Surely, players all have different attention spans, as well as different tasks that they may want to multitask from time to time. For example, watching YouTube requires a different amount of attention than say, studying and writing an essay. Ha, yes, RuneScape too, caters for these possible differences. Jagex makes available to the player at least 10 skills, which they can train through multitasking, each varying in input requirements. The lowest tier involves the all the combat skills. With the correct setup, players can train these with no more than 1 single click or mouse key per 5-minute interval. The second tier contains those such as fishing, Divination, mining and woodcutting. To continue performing these tasks, the player needs to click upon a specific spot, and may be required to move overtime, alternating between numerous standing spots. The top tier contains mainly Runecrafting, fletching, crafting, and smithing. These skills require continuous, yet simple and repetitive inputs. These selections give the players a plethora of choice and the ability to change and mold his RuneScape multitasking in accordance of who he is, and what he feels like at one particular time.
The player is trained to have RuneScape running in the background. Slowly, RuneScape becomes not only a habit, but also a dependency. The player will ignore RuneScape, however, he will never forget RuneScape. Whether this was incidental, accidental, or by deliberate design of Jagex, it has produced an ingenious outcome –the total attachment from the player.
Achievements –Apparent Display and Practical Usability
Expectedly, whilst being able to always multitasking whilst playing RuneScape is cool, it is completely pointless if without rewards. The grind, even if compatible with other tasks, would be unappealing if they are to produce no fruit. Yes, Jagex also implements an easily accessible and apparent achievement display system. One, each skill is given a level up to 99 and their own experience points. These can be easily viewed by fellow players from the high scores, and/or through level specific cosmetic capes and outfits. Furthermore, through their grinds, players also climb a stepped ladder of practical rewards, ranging from learning to catch sharks barehanded, mining for more expensive minerals, and summoning better companions.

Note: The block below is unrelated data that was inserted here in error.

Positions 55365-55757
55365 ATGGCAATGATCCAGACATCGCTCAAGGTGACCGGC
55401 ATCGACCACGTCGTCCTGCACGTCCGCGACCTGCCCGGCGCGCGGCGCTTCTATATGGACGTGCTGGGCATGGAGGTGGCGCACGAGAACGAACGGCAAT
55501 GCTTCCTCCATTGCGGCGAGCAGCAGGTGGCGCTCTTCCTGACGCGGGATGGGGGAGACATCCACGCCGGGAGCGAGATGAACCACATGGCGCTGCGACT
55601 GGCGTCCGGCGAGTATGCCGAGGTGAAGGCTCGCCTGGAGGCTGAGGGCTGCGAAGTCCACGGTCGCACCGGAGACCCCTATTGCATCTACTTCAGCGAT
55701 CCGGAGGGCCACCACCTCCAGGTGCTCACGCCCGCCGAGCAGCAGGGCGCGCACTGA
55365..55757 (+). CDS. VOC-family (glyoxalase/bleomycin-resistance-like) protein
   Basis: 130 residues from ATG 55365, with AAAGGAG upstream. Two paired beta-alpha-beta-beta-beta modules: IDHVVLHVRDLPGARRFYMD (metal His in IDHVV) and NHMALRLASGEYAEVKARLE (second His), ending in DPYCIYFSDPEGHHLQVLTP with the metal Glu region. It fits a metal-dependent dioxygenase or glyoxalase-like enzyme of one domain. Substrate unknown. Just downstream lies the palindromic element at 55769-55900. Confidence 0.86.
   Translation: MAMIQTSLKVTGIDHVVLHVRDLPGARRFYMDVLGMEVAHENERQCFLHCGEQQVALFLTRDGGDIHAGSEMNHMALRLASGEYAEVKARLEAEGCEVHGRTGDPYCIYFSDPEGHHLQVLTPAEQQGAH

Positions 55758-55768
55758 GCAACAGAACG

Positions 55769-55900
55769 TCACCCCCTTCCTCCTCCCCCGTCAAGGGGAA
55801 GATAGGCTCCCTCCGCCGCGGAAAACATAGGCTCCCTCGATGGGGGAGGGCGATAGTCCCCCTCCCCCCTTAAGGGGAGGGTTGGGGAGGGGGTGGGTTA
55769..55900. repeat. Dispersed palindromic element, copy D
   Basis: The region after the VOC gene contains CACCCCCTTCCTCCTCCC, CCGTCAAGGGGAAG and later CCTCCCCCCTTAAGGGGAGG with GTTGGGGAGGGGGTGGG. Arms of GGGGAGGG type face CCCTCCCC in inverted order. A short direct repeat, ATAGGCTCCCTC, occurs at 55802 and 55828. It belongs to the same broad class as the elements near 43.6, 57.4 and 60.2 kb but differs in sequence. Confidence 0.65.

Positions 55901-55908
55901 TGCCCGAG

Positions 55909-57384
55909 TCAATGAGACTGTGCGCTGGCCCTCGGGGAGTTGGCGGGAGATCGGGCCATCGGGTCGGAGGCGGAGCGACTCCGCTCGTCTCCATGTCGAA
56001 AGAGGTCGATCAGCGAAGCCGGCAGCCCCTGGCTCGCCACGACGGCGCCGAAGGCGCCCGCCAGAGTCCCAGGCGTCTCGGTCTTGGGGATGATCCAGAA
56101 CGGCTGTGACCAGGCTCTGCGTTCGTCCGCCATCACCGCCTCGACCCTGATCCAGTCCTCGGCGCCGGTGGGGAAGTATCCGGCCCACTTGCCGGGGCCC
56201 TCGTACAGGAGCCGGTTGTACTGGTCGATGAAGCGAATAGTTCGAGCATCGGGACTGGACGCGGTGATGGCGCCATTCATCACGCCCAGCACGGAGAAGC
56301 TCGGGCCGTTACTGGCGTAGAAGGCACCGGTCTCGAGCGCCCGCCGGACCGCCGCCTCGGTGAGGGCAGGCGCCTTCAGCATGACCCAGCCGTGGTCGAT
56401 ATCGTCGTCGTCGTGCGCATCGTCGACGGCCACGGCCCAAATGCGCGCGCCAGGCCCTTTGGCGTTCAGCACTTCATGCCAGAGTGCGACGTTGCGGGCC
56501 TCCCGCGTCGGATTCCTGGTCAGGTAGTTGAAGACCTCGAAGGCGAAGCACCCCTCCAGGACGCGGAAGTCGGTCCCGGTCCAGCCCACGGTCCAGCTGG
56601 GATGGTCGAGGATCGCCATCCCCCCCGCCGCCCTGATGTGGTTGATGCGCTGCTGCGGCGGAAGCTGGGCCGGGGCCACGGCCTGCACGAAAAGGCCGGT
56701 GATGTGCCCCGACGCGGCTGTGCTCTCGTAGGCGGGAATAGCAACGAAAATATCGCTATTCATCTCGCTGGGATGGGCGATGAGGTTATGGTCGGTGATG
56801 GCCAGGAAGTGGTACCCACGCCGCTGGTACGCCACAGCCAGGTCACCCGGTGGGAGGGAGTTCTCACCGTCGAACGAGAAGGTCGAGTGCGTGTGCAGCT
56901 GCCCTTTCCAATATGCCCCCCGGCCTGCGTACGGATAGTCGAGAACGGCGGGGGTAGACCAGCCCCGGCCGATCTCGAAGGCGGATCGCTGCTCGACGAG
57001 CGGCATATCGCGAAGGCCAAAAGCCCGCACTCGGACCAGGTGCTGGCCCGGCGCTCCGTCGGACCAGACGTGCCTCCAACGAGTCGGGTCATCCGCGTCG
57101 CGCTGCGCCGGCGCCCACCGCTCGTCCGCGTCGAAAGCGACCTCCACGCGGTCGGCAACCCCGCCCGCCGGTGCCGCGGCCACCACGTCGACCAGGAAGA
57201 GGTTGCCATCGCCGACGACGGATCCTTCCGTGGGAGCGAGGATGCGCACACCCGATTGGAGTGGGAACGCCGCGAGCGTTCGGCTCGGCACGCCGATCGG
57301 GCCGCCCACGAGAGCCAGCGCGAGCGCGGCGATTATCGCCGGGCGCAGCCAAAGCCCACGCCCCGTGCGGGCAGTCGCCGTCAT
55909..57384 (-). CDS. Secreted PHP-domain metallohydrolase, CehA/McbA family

However, what is far more interesting, albeit complicated, is the interaction between the player’s multitasking playing experience and their active playing experience. Surely, RuneScape also offers a range of activities which demands for maximum attention and focus from players. Within these, any diversion likely participates the failure of the task, or even the death of the player’s character. Importantly though, the rewards offered by the multitasking experiences often offers either direct or indirect benefits to the active experiences. The most universal example is that through resourcing gathering skills, players can earn gold through exchanging their resources. More specifically, crafting and smithing aids the player’s PVM and boss batters through bettered weapons. This is the ultimate transformative step. Players are encouraged to schedule their daily timetable into the dichotomy of multitasking RuneScape, and actually playing RuneScape, now that they have become stronger and bettered. When you want to do other things, you can play RuneScape. Yet, when you want to play RuneScape, well, you can still play RuneScape.
RuneScape undeniably deserves its title as the Number 1 Free MMORPG as per the official Guinness’s World Records. Yet, what renders it the best MMORPG is, ironically, that Jagex has made it no longer just a game. This is exactly why players find it so damn difficult to quit RuneScape. They just keep coming back. When you quit RuneScape, it is not just a game which you left, but rather, you have detached from a convenient, routinised source of fulfillment and achievement. RuneScape has become a platform, a tool, to transform every boring daily task into (although likewise boring) medieval adventures.
By Wilson Zhang